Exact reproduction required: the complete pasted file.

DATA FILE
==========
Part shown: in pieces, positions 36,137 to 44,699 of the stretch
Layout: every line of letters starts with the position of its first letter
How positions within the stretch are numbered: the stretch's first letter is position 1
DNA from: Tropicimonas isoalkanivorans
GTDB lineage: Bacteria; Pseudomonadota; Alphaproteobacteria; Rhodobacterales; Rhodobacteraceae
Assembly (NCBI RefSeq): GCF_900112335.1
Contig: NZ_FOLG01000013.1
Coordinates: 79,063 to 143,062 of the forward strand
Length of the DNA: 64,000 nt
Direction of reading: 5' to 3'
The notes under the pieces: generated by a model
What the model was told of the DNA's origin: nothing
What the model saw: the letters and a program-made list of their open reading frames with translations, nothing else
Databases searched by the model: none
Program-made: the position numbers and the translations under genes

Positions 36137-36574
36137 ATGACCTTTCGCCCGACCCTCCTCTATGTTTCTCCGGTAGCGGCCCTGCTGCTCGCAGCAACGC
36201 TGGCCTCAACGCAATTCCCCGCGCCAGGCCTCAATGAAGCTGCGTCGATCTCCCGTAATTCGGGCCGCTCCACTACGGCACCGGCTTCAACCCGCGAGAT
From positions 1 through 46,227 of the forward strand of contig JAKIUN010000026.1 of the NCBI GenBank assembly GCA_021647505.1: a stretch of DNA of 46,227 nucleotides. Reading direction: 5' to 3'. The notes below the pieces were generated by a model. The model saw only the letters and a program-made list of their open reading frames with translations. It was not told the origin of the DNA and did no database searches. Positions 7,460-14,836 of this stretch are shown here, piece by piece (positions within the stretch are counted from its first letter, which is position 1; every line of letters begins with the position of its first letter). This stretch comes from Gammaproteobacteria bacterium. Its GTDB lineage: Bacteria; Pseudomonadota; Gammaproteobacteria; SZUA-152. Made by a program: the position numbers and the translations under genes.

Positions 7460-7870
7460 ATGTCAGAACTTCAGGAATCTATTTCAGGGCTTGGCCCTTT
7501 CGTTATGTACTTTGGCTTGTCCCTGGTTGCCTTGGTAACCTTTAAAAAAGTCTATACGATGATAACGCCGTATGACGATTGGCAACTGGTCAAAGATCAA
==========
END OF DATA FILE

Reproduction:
Part shown: in pieces, positions 36,137 to 44,699 of the stretch
Layout: every line of letters starts with the position of its first letter
How positions within the stretch are numbered: the stretch's first letter is position 1
DNA from: Tropicimonas isoalkanivorans
GTDB lineage: Bacteria; Pseudomonadota; Alphaproteobacteria; Rhodobacterales; Rhodobacteraceae
Assembly (NCBI RefSeq): GCF_900112335.1
Contig: NZ_FOLG01000013.1
Coordinates: 79,063 to 143,062 of the forward strand
Length of the DNA: 64,000 nt
Direction of reading: 5' to 3'
The notes under the pieces: generated by a model
What the model was told of the DNA's origin: nothing
What the model saw: the letters and a program-made list of their open reading frames with translations, nothing else
Databases searched by the model: none
Program-made: the position numbers and the translations under genes

Positions 36137-36574
36137 ATGACCTTTCGCCCGACCCTCCTCTATGTTTCTCCGGTAGCGGCCCTGCTGCTCGCAGCAACGC
36201 TGGCCTCAACGCAATTCCCCGCGCCAGGCCTCAATGAAGCTGCGTCGATCTCCCGTAATTCGGGCCGCTCCACTACGGCACCGGCTTCAACCCGCGAGAT
From positions 1 through 46,227 of the forward strand of contig JAKIUN010000026.1 of the NCBI GenBank assembly GCA_021647505.1: a stretch of DNA of 46,227 nucleotides. Reading direction: 5' to 3'. The notes below the pieces were generated by a model. The model saw only the letters and a program-made list of their open reading frames with translations. It was not told the origin of the DNA and did no database searches. Positions 7,460-14,836 of this stretch are shown here, piece by piece (positions within the stretch are counted from its first letter, which is position 1; every line of letters begins with the position of its first letter). This stretch comes from Gammaproteobacteria bacterium. Its GTDB lineage: Bacteria; Pseudomonadota; Gammaproteobacteria; SZUA-152. Made by a program: the position numbers and the translations under genes.

Positions 7460-7870
7460 ATGTCAGAACTTCAGGAATCTATTTCAGGGCTTGGCCCTTT
7501 CGTTATGTACTTTGGCTTGTCCCTGGTTGCCTTGGTAACCTTTAAAAAAGTCTATACGATGATAACGCCGTATGACGATTGGCAACTGGTCAAAGATCAA